Francisco J. Muņoz | Santa Cruz, Bolivia | 04/04/2000
(4 out of 5 stars)
"Durante machismos años los amantes de la música de América, estabamos esperando que algún director grabe la hermosisima tercera Sinfonía de Peter Mennin, por fin Schwarz, nos da esta alegría, además de que el disco trae la séptima que también es una linda sinfonía. En la tercera de todas maneras me quedo con la versión en LP de Dimitri Metropoulos, ojalá que Sony la reedite. Pero por el momento GRACIAS SR: SCHWARZ!"
A 20th century American neoromantic
Larry VanDeSande | Mason, Michigan United States | 06/14/2006
(4 out of 5 stars)
"I have no quibble with David Hurwitz' description of this CD that, "Peter Mennin ranks with Piston, Harris and Hanson as among the finest of the American neoclassical symphonists active in the first half of this century," other than to say I think of Mennin more as a neoromantic even though he writes in a distinctly classic 20th century American idiom.
"Moby Dick", which begins the concert, is written against Melville's classic American novel of ocean-going whalers and their fight with the great white whale. The moody 11-minute tone poem (the composer called it a concerto for orchestra) captures some of the drama of the action as portrayed in the Gregory Peck film but little of its American heroism.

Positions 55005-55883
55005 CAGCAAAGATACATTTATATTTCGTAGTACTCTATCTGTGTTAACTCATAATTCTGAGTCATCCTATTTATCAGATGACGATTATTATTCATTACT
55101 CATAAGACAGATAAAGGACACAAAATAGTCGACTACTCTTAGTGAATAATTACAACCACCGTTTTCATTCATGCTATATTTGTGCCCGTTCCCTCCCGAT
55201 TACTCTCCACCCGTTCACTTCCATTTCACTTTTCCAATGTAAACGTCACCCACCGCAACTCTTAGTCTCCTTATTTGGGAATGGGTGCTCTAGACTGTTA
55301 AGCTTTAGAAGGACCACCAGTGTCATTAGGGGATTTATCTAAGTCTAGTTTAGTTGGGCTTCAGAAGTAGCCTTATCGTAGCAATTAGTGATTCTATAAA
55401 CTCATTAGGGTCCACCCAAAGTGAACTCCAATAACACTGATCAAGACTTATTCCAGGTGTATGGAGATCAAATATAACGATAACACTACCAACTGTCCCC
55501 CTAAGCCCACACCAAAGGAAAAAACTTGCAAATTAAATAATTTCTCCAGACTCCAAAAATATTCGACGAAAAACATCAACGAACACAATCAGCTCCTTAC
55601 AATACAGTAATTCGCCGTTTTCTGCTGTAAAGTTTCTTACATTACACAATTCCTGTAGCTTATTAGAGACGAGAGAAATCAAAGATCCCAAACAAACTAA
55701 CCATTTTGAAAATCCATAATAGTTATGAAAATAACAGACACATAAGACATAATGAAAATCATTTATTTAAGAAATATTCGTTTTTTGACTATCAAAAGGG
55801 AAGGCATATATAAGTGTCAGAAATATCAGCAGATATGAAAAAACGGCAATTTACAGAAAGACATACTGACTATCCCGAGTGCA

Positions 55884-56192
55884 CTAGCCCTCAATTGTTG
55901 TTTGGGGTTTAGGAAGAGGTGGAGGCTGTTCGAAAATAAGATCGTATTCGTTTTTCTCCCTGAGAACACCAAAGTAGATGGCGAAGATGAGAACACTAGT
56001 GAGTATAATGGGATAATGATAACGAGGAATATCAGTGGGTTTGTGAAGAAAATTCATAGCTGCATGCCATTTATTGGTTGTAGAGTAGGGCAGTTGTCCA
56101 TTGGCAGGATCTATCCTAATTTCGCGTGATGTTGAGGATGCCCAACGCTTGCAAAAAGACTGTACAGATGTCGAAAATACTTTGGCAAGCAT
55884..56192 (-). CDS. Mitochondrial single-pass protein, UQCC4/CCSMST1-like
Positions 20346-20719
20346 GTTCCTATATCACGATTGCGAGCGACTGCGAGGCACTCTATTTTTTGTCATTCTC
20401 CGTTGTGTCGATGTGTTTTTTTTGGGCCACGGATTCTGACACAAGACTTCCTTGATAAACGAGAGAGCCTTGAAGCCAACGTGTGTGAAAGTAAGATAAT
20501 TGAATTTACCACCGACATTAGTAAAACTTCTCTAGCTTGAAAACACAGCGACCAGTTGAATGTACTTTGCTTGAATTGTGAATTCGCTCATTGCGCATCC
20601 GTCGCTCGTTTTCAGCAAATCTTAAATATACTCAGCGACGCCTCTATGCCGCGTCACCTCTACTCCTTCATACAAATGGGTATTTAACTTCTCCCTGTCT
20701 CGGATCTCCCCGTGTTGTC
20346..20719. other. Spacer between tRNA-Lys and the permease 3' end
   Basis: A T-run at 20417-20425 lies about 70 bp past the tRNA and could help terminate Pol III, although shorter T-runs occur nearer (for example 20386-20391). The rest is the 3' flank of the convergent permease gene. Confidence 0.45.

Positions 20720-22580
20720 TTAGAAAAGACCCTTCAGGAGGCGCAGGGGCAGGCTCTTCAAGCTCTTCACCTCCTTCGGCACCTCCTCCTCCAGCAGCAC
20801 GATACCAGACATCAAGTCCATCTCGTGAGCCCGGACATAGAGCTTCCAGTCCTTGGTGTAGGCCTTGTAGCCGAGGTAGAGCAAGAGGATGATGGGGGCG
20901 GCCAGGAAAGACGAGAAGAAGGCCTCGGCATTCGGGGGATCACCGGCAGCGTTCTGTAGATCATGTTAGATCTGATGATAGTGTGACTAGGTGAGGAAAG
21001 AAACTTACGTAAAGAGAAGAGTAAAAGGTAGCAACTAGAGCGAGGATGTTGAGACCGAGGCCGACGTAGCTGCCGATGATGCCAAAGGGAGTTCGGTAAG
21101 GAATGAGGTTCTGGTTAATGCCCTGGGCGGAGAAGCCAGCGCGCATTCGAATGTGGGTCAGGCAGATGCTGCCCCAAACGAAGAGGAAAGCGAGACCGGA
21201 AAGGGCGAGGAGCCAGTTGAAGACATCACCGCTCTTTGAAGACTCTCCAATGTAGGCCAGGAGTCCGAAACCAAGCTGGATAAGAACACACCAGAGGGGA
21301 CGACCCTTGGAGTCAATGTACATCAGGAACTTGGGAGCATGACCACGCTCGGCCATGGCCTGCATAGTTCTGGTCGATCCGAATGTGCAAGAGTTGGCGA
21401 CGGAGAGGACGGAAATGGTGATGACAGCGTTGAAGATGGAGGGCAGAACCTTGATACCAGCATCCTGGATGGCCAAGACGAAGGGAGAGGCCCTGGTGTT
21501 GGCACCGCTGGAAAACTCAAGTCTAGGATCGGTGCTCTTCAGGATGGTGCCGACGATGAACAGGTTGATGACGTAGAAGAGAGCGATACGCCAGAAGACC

The Symphony No. 3, written after the war and introduced in 1947, is very much like other tonal American symphonies of the time. It reminds me most of Piston but also compares readily to Hanson and Creston.
It is constructed in sonata form with altermating allegro, andante, allegro movements and has all the benchmarks of mid-century American symphonies -- brass choirs that carry main themes, a solo flute with an ostinato theme, and rumbling timpani support. As usual for American symphonies of the period, the strings play a relatively minor supporting role.
The perhaps inopportune-named Symphony No. 7 (which is a set of variations) is a different animal. Written in 1963 on commission from the Cleveland Orchestra, here is episodic high drama that wants often to slip over the edge into serialism but never does. This 26-minute excursion swells with emotions, then slips into repose before starting again...and again. It also reflects the jazz age rhythmic drama of "West Side Story" in its bigger moments. The overall dramatics, near serial appeal, and intensity portend the darker Symphonies Nos. 8 and 9 from this composer.
Gerard Schwartz and the Seattle Symphony continue to get worldwide raves for their transmittals of American music on the Naxos label. I like their performances here but can imagine better playing almost everywhere by a better orchestra. The Delos recording can get a bit muddy but that can be modified by your electronic controls.
All in all, then, a solid effort of music by an American symphonist not often played or represented in our concert halls. With only a couple other notable recordings of his music available, this is an important CD for fans of American classics."